Of the 78 grants that have been paid, only 20 have gone towards wood stoves and 58 to pellet stoves. In most states, wood stove outsell pellet stoves by 2 or 3 to 1. The reverse trend in Maryland may have something to do with the higher rebate level for pellet stoves ($600 instead of $400). The popularity of pellet stoves in this program is a very positive sign that these families are using their pellet stoves as a sole or primary heat source and completely avoiding use of oil, propane and electricity for heat. Wood stoves are more likely to be a secondary source of heat or provide 60 or 80% of heat, whereas pellet stoves are more likely to provide 90% or 100%.

The other notable and more predictable trend is that pellet stoves were most popular in counties with higher average per capita income. The most pellet stove rebates have been awarded in Anne Arundel and Harford counties, which are located in central Maryland and have higher median per capita income at $37,600 and $32,700, respectively. Counties with a median per capital income of $25,000 or less chose wood stoves as often as pellet stoves. Median income in Maryland is $34,500, according to the 2010 U.S. Census.

MEA is still compiling data about how many homes had wood or pellet stoves prior to buying a new, cleaner one with the rebates what they did with their old stove and what heating fuel was being replaced.  The program only provide rebates to the cleanest stoves on the market. Wood stoves must emit no more than 3 grams of particulates per hour and pellet stoves 2 grams.

Thanks to Kyle Haas at MEA for providing this data and managing the program.  For more information on the program and how to apply for a wood or pellet stove grant, visit MEA’s site or the Alliance for Green Heat’s Frequently Asked Questions page. One page fact sheets are available for download here and here.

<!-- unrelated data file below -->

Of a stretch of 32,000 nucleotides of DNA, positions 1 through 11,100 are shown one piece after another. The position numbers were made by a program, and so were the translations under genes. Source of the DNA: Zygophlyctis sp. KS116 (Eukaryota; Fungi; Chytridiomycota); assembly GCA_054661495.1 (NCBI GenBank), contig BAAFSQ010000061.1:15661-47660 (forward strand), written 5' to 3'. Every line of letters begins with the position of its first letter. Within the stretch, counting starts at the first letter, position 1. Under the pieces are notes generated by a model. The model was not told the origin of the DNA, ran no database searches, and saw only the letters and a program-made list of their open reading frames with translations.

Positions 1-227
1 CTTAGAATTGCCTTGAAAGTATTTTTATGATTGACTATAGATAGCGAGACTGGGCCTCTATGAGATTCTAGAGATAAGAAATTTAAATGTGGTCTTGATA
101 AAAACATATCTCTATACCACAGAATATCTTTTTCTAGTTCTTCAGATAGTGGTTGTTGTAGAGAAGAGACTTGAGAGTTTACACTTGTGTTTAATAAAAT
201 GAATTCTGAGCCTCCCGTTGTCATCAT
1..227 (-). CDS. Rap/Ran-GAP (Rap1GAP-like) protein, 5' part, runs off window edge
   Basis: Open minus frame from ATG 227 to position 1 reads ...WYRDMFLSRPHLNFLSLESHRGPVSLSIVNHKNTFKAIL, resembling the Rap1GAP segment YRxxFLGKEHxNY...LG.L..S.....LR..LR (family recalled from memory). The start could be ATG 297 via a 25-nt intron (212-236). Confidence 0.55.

Monday, February 11, 2013

Utah Adopts Innovative Outdoor Boiler Regulations

Alliance for Green Heat, February 11, 2013 - A last minute attempt by a manufacturer to derail new outdoor boiler regulations in Utah failed. The State’s Air Quality Board passed innovative and balanced regulations that allow the installation of EPA qualified outdoor boilers in rural counties but ban them in populated counties that do not meet federal air quality standards. The regulations will take effect this spring.

This makes Utah the latest in a string of states to regulate the outdoor wood boiler, the most polluting residential wood heating technology on the market. Utah went further than most states, banning their installation in areas that already have poor air quality and where about 2 million out of Utah's 2.8 million population lives.

Utah is now the only state to adopt an installation ban on outdoor wood boilers in much of the state, but still allow their use in rural areas. Washington and Oregon have restrictions that effectively banned outdoor boilers in the entire state. Other states only regulate where they can be installed through property line setbacks.

Many states require boilers to be set back at least 50 feet from the nearest property line. New York and now Utah require 100 feet. Maryland and Rhode Island are the only states with regulations limiting installs to EPA qualified units that have no property line set backs.